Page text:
鈥淚n Him we live and move and have our being鈥 鈥 these words spoken by St Paul to the people of Athensin the Acts of the Apostles came to mind as I reflected on today鈥檚 Mass readings.In the first reading Moses asks the question: 鈥渨hat great nation has its gods so close as the Lord our God is to us when we call upon him?  and what great nation is there that has laws and customs to match this whole Law that I put before you today?  Moses invites the people to listen and to put this Law into practice and he gives the reason why – so that they may have life! and may enter and take possession of the land which the Lord is giving to them.  For the Israelites we know that this land was Canaan or Palestine but for us Christians its meaning has been expanded beyond all imagining 鈥 St James in the second reading gives us a clue as he re-echoes a similar message: 鈥渋t is all that is good, everything that is perfect which is given us from above; it comes down from the Father of all light.  By his own choice he made us his children by the message of the truth鈥 鈥. And then he invites us to 鈥渓isten and submit to the word which is planted in us and can save our souls.鈥 Possession of the land in the Old Testament can now be translated as possession all the graces and blessings which have come to us through Christ 鈥 in a word the gift of Salvation 鈥 belonging to the family of the Trinity 鈥 sharing in the very relationship of the […]

By |September 2nd, 2012|Liturgy|0 Comments

15th Sunday of Ordinary Time

“Blessed be God the Father of our Lord Jesus Christ … before the world was made he chose us, chose us in Christ to be holy and spotless, and to live through love in his presence.” (Eph 1:3-14)This doctrine of our faith inspired and sustained me during my first years of Religious Life – and still does. It fired me to learn more about Christ, to enter fully into the mystery of the person of Christ. Jesus says, “Father, this is eternal life, that they may know you, the only true God, and Jesus Christ whom you have sent”, and again, “no one can come to the Father except through me”.”God chose us” but first Jesus himself within the loving communion of the Blessed Trinity is chosen and sent by the Father, He who is so madly in love with His creatures, as St Catherine expresses it, to tell the world of this love, to redeem us even thoug we were/are sinners. The Incarnation cost Him dearly. He poured out every drop of blood for love of us and of His Father – in return rose gloriously from the dead.The wonder of it all is that you and I are in this same Christ – we make one with Him in the Divine thought. Jesus reveals to St Catherine in her ‘Dialogue’, “I created souls in my image and likeness, even more, in taking human nature I made myself like one of you. Consequently, I do not cease working to make your souls like to me, as far as they are capable of it and I endeavor to renew in them, when they are tending towards heaven, all that took place in my Body”. […]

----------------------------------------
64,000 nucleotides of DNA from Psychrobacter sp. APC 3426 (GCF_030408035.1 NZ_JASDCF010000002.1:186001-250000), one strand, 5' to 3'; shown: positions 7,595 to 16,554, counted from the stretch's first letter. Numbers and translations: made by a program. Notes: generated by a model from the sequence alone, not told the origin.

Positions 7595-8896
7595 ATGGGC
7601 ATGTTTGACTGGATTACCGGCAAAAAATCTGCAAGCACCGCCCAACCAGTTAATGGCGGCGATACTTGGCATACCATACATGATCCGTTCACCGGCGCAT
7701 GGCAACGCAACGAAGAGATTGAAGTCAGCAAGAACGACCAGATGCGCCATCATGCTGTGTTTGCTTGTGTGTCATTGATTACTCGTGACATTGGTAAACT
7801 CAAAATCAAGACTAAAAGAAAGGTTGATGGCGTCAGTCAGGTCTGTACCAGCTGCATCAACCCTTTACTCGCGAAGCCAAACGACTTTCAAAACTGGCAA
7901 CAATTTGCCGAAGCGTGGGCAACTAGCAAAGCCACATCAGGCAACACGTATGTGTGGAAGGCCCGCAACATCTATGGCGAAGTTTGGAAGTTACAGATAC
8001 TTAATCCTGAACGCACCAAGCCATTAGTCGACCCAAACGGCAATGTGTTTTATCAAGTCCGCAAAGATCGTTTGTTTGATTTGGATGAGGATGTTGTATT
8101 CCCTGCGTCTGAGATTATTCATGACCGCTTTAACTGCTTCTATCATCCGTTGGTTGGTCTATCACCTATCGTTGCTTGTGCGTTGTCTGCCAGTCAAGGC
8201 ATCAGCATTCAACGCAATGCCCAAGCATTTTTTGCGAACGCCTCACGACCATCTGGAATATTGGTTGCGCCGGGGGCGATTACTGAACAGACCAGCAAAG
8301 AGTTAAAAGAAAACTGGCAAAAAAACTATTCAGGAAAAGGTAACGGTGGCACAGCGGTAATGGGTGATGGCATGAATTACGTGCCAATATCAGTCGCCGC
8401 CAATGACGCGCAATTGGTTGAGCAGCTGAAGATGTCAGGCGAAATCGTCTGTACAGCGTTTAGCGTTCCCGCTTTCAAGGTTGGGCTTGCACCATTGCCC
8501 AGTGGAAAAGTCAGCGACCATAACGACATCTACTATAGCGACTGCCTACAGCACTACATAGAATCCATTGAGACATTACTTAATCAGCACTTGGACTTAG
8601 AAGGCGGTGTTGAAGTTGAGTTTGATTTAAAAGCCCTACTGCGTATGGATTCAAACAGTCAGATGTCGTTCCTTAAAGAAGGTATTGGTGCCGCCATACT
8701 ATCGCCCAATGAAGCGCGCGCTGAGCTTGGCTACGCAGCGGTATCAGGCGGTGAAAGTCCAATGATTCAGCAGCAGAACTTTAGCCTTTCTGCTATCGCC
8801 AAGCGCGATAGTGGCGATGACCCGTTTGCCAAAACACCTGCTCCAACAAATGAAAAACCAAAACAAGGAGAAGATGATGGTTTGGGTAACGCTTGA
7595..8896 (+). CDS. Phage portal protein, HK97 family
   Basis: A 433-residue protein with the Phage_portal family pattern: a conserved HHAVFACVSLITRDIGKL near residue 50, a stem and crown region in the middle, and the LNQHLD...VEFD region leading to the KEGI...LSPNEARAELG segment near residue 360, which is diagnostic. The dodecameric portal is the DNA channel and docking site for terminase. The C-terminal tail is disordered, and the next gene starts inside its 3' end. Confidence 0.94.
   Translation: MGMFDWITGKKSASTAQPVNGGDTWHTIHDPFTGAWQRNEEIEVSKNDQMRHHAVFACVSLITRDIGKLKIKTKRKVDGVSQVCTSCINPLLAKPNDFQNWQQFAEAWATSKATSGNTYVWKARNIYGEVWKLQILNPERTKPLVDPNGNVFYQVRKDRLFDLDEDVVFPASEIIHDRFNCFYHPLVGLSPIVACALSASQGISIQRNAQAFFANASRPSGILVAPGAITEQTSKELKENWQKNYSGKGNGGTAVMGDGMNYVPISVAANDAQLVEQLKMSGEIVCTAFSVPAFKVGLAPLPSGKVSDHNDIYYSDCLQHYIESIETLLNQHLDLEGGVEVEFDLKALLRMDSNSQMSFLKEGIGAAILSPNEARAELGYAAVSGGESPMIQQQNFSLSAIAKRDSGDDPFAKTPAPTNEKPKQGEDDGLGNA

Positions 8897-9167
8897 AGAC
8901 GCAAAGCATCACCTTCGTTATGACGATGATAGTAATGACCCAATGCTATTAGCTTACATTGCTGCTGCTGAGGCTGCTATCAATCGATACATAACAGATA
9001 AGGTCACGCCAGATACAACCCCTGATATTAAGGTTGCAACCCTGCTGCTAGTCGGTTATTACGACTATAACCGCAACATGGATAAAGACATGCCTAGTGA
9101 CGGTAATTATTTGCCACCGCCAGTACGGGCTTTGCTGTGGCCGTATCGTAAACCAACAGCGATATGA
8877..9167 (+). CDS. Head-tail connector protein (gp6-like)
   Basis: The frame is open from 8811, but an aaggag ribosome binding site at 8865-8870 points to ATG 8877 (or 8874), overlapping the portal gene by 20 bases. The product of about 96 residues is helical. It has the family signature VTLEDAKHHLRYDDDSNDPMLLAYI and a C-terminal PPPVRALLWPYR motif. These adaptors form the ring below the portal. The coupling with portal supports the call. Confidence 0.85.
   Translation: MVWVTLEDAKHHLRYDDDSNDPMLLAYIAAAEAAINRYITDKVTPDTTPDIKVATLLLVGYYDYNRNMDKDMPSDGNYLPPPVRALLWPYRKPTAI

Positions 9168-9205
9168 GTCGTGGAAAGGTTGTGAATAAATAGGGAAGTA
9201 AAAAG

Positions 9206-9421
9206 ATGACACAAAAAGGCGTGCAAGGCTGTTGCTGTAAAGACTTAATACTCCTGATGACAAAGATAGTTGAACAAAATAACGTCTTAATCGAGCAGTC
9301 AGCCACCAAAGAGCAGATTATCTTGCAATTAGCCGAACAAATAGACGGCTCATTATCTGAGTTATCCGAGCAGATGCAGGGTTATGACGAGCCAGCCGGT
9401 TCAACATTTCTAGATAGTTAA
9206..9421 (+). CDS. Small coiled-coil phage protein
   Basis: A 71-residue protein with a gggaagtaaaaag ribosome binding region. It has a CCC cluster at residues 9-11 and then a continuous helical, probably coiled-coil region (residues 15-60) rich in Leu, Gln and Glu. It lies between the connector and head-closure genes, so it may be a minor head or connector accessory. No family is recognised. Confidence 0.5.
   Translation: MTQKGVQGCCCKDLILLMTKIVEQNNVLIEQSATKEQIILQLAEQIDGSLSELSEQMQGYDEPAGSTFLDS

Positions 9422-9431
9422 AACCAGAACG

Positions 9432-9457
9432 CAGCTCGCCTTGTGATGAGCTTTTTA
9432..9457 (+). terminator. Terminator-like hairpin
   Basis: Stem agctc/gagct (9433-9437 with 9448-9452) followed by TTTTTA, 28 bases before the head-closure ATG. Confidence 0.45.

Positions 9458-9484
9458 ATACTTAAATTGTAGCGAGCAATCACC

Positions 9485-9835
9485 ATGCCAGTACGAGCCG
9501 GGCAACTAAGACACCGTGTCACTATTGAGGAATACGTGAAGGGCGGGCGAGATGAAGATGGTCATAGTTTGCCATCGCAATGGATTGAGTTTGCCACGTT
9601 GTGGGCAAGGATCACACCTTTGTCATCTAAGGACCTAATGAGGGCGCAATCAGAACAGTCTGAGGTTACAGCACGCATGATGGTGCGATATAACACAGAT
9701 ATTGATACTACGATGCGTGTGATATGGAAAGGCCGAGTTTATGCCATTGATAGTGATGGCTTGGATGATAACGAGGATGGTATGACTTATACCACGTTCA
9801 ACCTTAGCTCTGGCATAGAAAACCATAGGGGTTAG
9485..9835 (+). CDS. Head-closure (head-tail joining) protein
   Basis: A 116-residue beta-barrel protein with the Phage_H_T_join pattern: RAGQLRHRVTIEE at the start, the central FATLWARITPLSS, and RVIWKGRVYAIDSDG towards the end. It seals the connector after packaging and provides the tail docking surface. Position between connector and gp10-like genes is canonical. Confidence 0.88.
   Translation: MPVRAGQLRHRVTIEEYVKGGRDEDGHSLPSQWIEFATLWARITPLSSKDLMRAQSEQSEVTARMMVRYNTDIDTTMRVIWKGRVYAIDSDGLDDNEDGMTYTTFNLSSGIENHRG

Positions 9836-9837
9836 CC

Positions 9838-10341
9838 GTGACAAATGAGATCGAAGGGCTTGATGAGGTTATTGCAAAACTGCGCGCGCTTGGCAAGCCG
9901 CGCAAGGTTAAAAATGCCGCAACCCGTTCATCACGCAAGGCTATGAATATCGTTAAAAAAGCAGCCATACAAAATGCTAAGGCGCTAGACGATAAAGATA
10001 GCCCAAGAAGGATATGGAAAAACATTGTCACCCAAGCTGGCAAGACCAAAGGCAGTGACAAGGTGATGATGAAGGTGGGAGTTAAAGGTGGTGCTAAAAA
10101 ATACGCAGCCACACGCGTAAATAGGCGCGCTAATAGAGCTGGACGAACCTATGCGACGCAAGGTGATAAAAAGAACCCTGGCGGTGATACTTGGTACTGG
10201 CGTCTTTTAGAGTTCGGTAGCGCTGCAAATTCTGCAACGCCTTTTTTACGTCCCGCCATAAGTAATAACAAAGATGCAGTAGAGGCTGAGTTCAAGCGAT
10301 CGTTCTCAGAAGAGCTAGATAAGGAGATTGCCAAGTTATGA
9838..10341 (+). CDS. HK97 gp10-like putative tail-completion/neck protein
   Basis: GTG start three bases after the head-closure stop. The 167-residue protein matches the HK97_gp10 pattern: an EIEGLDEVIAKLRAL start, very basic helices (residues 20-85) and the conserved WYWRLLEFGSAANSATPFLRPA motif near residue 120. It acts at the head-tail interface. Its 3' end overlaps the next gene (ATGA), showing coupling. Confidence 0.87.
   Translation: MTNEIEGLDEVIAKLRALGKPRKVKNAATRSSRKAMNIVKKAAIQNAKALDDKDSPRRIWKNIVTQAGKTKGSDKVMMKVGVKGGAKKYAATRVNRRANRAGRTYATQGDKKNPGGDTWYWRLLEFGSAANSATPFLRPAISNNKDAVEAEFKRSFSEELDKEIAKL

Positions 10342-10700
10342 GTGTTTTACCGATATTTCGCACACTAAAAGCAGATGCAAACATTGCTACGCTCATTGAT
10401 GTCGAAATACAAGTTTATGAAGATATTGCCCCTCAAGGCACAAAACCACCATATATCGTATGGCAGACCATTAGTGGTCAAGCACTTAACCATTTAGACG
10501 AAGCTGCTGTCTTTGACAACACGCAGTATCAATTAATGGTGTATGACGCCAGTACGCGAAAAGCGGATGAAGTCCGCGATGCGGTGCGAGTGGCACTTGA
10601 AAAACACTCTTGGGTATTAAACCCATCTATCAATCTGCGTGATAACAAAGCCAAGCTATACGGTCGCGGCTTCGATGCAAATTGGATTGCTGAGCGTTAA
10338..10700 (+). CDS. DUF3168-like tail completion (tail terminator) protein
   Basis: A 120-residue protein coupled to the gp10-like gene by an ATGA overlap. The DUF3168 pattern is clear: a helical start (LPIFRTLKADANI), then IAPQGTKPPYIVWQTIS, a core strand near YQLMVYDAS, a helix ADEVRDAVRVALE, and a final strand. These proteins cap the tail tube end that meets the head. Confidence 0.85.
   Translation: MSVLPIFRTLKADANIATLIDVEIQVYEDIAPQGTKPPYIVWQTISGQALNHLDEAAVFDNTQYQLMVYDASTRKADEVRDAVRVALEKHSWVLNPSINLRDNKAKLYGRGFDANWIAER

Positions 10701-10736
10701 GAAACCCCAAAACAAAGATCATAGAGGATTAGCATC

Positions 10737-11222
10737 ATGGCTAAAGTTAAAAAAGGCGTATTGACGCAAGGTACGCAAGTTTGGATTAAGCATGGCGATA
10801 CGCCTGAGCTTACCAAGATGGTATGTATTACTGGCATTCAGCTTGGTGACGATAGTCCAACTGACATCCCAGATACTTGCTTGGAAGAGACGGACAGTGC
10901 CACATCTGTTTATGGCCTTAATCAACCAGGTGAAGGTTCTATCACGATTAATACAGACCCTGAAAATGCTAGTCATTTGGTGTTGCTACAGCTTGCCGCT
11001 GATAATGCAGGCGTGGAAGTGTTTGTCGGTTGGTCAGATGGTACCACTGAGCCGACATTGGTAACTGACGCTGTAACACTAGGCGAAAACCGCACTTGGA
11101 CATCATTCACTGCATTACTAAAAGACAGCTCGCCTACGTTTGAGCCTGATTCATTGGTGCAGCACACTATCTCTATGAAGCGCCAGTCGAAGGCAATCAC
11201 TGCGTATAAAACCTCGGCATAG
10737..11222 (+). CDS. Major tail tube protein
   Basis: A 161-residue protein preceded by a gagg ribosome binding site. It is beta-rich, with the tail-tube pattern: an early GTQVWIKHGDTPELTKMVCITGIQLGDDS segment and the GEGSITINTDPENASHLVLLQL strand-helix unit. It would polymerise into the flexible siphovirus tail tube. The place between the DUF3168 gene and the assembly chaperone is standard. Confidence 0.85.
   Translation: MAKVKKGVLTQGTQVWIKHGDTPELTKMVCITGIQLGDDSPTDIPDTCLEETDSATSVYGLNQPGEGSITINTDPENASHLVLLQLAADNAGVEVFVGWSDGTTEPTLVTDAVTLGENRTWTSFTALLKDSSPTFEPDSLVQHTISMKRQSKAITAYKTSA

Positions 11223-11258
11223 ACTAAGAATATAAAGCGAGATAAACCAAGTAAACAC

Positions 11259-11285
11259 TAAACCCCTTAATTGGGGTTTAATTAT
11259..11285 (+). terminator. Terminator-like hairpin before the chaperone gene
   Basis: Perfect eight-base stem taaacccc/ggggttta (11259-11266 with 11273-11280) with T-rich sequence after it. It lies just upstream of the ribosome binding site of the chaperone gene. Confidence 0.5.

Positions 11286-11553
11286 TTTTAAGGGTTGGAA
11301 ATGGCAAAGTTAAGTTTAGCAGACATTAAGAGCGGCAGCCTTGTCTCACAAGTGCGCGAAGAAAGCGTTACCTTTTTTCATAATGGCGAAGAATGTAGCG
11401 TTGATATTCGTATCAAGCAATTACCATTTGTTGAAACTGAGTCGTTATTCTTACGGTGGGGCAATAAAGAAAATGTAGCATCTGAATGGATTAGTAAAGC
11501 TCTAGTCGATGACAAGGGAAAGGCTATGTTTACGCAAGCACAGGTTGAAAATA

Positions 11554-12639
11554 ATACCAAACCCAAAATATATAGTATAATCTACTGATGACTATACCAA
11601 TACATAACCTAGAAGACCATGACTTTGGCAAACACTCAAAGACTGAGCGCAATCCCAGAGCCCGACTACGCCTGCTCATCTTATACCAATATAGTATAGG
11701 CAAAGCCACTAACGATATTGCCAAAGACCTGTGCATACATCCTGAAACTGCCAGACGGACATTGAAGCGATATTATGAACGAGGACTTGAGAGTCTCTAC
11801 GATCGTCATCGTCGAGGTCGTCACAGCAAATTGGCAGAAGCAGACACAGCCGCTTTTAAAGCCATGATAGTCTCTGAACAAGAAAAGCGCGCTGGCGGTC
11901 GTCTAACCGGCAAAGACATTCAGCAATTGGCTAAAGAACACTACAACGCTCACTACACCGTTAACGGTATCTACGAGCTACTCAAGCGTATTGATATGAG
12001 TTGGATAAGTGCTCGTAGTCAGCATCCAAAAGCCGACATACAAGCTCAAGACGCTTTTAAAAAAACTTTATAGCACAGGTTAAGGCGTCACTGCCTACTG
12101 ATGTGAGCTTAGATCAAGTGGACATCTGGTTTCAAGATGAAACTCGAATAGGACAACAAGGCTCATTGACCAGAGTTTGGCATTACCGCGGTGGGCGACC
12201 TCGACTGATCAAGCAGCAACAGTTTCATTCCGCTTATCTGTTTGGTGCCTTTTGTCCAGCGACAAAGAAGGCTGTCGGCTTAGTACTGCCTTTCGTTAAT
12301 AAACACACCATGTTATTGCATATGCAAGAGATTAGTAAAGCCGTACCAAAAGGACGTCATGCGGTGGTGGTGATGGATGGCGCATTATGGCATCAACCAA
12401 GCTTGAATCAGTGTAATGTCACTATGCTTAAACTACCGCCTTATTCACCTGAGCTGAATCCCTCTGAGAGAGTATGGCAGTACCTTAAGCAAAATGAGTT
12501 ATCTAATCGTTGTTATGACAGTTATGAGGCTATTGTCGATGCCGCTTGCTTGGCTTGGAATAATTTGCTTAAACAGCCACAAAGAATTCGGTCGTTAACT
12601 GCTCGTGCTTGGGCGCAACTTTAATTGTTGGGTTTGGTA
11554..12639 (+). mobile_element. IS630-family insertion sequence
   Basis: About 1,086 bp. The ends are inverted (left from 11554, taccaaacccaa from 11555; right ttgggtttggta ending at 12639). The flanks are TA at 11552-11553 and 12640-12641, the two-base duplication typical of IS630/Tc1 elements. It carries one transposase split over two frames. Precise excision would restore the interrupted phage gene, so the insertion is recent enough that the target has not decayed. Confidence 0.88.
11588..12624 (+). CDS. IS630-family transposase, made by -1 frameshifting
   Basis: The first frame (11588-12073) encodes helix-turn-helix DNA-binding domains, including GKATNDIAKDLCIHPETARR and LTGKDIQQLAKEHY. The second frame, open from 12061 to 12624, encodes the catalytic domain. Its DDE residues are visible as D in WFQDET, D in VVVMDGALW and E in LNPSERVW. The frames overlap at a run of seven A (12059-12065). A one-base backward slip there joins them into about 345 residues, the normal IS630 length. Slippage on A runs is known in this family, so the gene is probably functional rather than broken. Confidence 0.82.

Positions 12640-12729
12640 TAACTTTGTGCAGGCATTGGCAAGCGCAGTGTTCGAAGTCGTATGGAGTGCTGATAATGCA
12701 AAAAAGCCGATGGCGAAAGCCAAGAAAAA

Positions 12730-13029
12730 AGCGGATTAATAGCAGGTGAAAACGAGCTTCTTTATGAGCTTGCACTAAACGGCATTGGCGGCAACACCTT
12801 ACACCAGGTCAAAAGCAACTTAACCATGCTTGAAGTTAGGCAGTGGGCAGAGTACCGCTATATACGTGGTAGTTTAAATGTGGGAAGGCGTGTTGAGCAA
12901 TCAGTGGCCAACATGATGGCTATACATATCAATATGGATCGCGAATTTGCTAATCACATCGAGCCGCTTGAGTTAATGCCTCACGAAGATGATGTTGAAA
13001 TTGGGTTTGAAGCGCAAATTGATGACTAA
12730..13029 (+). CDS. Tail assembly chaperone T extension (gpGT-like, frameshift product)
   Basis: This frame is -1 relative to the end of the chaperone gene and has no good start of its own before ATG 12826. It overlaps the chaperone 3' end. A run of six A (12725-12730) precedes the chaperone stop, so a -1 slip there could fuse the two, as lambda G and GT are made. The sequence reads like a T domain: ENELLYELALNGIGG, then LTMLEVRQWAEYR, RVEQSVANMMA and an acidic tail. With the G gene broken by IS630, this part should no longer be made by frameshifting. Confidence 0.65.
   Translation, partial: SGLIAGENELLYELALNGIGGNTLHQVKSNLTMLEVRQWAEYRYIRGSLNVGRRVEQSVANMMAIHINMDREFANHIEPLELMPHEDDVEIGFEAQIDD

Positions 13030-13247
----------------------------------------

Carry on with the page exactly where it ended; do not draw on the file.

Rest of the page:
“I chose you” – Vocation in Today’s Gospel

Today’s Gospel offers a very beautiful message for Religious Life and Vocation.During my Lectio this week Jesus’ words struck me very forcefully: “You did not choose me, no I chose you”. We all need to hold on to that fact. I think that a common reaction to the thought that God is calling one to Religious Life is a kind of fear. It is not so much a fear for myself and what this step will cost me but a fear of letting our Lord down. We think, ‘I’d make a very bad nun/priest/whatever; God should/would call ‘X’ who is much more holy etc. than I; I am a bearly passible Christian how could he possible want me; etc.And this text is our Lord’s answer, he says: No, I am calling you, I chose you and I know what I’m doing. And because I chose you, if you only accept this call I will make you “bear fruit, fruit that will last”. So the main thing that Jesus asks of us in our Vocation is to let him choose us, as Blessed Pope John Paul II says in Vita Consecrata, “Those who let themselves be seized by this love cannot help abandoning everything to follow him” (VC 18). My Vocation, my Religious Life, is principally something that Jesus is doing. I need not fear my sins, weaknesses and failings because it is Christ who calls and Christ who enables me to live the life he has called me to; as he said to St. Paul, “my grace is sufficient for you” (2Cor 12:9).